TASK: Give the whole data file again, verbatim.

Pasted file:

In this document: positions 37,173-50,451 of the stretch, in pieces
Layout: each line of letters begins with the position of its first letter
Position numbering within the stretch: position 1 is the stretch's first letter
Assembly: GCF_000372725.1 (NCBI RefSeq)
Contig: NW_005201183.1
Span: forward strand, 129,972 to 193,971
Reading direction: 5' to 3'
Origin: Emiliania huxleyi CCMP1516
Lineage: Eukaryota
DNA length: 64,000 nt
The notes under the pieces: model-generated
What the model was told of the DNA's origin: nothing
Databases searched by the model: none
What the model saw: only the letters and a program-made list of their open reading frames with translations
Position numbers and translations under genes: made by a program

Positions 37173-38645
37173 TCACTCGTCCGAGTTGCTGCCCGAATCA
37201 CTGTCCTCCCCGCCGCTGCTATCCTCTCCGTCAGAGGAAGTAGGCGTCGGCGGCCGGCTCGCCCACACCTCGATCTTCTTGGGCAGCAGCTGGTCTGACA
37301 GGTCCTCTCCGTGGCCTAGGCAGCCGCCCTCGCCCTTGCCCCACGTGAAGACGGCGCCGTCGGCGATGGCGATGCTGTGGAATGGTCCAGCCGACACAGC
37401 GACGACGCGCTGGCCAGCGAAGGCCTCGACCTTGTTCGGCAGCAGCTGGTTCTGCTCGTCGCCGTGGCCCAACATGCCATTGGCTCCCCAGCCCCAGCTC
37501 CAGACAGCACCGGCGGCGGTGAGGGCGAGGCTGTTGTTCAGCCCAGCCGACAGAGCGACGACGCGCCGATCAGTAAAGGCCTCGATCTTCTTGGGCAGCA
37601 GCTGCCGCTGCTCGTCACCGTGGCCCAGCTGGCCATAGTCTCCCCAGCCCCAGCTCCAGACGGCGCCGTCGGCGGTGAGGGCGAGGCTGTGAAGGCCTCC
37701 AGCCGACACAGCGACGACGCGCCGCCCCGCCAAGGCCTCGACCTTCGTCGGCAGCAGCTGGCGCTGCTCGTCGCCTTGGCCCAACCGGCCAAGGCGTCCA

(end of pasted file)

In this document: positions 37,173-50,451 of the stretch, in pieces
Layout: each line of letters begins with the position of its first letter
Position numbering within the stretch: position 1 is the stretch's first letter
Assembly: GCF_000372725.1 (NCBI RefSeq)
Contig: NW_005201183.1
Span: forward strand, 129,972 to 193,971
Reading direction: 5' to 3'
Origin: Emiliania huxleyi CCMP1516
Lineage: Eukaryota
DNA length: 64,000 nt
The notes under the pieces: model-generated
What the model was told of the DNA's origin: nothing
Databases searched by the model: none
What the model saw: only the letters and a program-made list of their open reading frames with translations
Position numbers and translations under genes: made by a program

Positions 37173-38645
37173 TCACTCGTCCGAGTTGCTGCCCGAATCA
37201 CTGTCCTCCCCGCCGCTGCTATCCTCTCCGTCAGAGGAAGTAGGCGTCGGCGGCCGGCTCGCCCACACCTCGATCTTCTTGGGCAGCAGCTGGTCTGACA
37301 GGTCCTCTCCGTGGCCTAGGCAGCCGCCCTCGCCCTTGCCCCACGTGAAGACGGCGCCGTCGGCGATGGCGATGCTGTGGAATGGTCCAGCCGACACAGC
37401 GACGACGCGCTGGCCAGCGAAGGCCTCGACCTTGTTCGGCAGCAGCTGGTTCTGCTCGTCGCCGTGGCCCAACATGCCATTGGCTCCCCAGCCCCAGCTC
37501 CAGACAGCACCGGCGGCGGTGAGGGCGAGGCTGTTGTTCAGCCCAGCCGACAGAGCGACGACGCGCCGATCAGTAAAGGCCTCGATCTTCTTGGGCAGCA
37601 GCTGCCGCTGCTCGTCACCGTGGCCCAGCTGGCCATAGTCTCCCCAGCCCCAGCTCCAGACGGCGCCGTCGGCGGTGAGGGCGAGGCTGTGAAGGCCTCC
37701 AGCCGACACAGCGACGACGCGCCGCCCCGCCAAGGCCTCGACCTTCGTCGGCAGCAGCTGGCGCTGCTCGTCGCCTTGGCCCAACCGGCCAAGGCGTCCA